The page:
An account of the tragic fate of the six million Jews killed during the Holocaust is set against a chronicle of the roots of Nazi anti-Semitism, Hitler’s rise to power, World War II, and the Nazi program of extermination. Simultaneous.
James McMullan was born in Tsingtao, North China, in 1934, the grandson of missionaries who settled there. As a little boy, Jim took for granted a privileged life of household servants, rickshaw rides, and picnics on the shore—until World War II erupted and life changed drastically. Jim’s father, a British citizen fluent in several Chinese dialects, joined the Allied forces. For the next several years, Jim and his mother moved from one place to another—Shanghai, San Francisco, Vancouver, Darjeeling—first escaping Japanese occupation then trying to find security, with no clear destination except the unpredictable end of the war. For Jim, those ever-changing years took on the quality of a dream, sometimes a nightmare, a feeling that persists in the stunning full-page, full-color paintings that along with their accompanying text tell the story of Leaving China.
Miraculously, Junko Morimoto survived the Hiroshima bomb in 1945, but was eye-witness to the incredible suffering of others, including the fate of her school friends.
Photographs taken secretly by a young Jewish boy document the fear, hardship, generosity, and humanity woven through the daily lives of the Jews forced to live in the Lodz ghetto during the Holocaust.
Gifts from the Enemy is the powerful and moving story based on From a Name to a Number: A Holocaust Survivor’s Autobiography by Alter Wiener, in which Alter recalls his loss of family at the hands of the Nazis and his internment in five prison camps during World War II. This picture book tells one moving episode during Alter’s imprisonment, when an unexpected person demonstrates moral courage in repeated acts of kindness to young Alter during his imprisonment.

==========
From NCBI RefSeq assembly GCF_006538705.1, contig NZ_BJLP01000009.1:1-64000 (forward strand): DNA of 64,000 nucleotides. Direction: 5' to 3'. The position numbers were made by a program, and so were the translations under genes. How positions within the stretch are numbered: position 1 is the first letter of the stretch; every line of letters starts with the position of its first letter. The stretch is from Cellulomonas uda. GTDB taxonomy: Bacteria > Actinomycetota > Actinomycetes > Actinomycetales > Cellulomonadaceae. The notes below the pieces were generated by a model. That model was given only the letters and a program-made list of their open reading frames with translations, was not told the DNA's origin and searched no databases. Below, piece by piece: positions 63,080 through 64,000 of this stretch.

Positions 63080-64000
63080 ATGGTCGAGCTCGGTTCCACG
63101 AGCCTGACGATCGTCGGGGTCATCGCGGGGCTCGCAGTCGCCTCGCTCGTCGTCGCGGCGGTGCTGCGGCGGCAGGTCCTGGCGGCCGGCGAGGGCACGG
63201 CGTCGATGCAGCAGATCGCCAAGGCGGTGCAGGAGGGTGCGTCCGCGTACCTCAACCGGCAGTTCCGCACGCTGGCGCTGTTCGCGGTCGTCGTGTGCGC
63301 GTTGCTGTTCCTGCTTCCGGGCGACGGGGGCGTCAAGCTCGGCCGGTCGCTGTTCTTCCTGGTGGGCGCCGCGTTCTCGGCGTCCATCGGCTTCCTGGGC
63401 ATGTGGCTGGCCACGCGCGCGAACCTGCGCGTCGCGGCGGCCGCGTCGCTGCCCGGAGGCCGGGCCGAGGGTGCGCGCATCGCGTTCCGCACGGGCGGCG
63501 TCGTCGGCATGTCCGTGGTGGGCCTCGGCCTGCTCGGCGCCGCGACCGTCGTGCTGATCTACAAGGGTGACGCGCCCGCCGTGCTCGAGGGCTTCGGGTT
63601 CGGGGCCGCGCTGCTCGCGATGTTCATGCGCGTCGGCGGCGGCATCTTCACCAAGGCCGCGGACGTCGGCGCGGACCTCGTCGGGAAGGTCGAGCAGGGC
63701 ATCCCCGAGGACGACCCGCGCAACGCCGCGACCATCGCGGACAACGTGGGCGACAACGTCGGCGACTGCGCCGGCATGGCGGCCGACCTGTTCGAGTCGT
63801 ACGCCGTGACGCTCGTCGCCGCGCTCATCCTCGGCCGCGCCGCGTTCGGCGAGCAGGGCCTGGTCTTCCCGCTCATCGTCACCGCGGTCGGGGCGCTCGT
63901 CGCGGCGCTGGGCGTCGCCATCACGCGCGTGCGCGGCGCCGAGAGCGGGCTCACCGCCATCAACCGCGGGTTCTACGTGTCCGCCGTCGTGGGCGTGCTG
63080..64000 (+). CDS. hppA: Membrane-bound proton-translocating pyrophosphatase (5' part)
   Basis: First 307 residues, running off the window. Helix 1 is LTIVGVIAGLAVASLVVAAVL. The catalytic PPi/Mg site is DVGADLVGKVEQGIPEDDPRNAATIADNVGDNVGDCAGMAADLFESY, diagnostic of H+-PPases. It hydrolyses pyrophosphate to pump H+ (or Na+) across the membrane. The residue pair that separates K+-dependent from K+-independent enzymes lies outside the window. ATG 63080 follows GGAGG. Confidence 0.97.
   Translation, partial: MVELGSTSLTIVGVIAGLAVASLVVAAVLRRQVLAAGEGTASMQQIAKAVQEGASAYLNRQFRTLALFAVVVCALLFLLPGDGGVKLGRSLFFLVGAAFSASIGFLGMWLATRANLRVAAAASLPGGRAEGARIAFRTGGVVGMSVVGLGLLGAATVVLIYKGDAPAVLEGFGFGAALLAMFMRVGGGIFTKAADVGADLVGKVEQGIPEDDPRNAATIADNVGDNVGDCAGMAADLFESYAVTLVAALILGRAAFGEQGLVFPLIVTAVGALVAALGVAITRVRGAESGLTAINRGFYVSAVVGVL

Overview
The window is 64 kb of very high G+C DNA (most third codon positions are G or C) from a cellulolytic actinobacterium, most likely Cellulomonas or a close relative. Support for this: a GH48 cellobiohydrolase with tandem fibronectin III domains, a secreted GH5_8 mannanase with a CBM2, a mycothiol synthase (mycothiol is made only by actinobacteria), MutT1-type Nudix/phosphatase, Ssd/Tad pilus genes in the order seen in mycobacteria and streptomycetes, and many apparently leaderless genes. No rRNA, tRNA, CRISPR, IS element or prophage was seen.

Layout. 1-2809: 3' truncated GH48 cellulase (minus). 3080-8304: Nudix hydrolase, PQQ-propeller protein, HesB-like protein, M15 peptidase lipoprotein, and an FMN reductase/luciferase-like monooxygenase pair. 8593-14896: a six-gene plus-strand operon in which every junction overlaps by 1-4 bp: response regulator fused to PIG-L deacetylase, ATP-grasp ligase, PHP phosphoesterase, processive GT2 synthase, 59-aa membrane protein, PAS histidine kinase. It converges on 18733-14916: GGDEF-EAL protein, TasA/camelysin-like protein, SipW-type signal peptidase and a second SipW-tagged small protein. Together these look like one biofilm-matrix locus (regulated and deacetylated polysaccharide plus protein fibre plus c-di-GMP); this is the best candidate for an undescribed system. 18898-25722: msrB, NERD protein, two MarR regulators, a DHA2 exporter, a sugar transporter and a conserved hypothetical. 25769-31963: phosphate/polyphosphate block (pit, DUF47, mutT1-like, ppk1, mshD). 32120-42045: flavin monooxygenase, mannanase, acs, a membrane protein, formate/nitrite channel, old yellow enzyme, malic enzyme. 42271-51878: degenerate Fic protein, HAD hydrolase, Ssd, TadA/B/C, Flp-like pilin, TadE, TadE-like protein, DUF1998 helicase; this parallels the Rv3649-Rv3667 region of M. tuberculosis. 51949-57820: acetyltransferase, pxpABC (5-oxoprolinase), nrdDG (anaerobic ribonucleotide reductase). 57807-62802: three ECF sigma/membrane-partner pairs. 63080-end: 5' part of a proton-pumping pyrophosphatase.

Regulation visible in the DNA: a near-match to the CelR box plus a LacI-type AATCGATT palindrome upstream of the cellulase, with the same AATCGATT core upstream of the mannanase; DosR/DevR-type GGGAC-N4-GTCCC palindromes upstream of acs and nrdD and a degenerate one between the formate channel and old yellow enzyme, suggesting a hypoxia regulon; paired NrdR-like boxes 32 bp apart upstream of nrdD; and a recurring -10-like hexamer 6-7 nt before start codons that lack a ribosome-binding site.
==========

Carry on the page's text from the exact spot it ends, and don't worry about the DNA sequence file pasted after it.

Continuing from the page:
Peter Gruber is a ten year old German boy who, in May of 1939, is dealing with the drowning death of his closest friend, living with his mother in Hamburg
Amidst a complicated history of mistreatment by and distrust of the American government, the Navajo people–especially bilingual code talkers–helped the Allies win World War II
After Mama is taken away by the Nazis, Riva and her younger brothers cling to their mothere’s brave words to help them endure life in the Lodz ghetto. Then the family is rounded up, deported to Auschwitz, and separated. Now Riva is alone.
Irena Sendler was a young Polish woman living in Warsaw during World War II with an incredible story of survival and selflessness. And she’s been long forgotten by history.
When World War II “borrows” the men in seven-year-old Gerda’s family, the German government sends them three new men in return: Gabriel, Fermaine, and Albert, French prisoners of war who must sleep in an outbuilding and work the farm until the war is over. Gerda knows they are supposed to treat the men as enemies, but it doesn’t seem fair.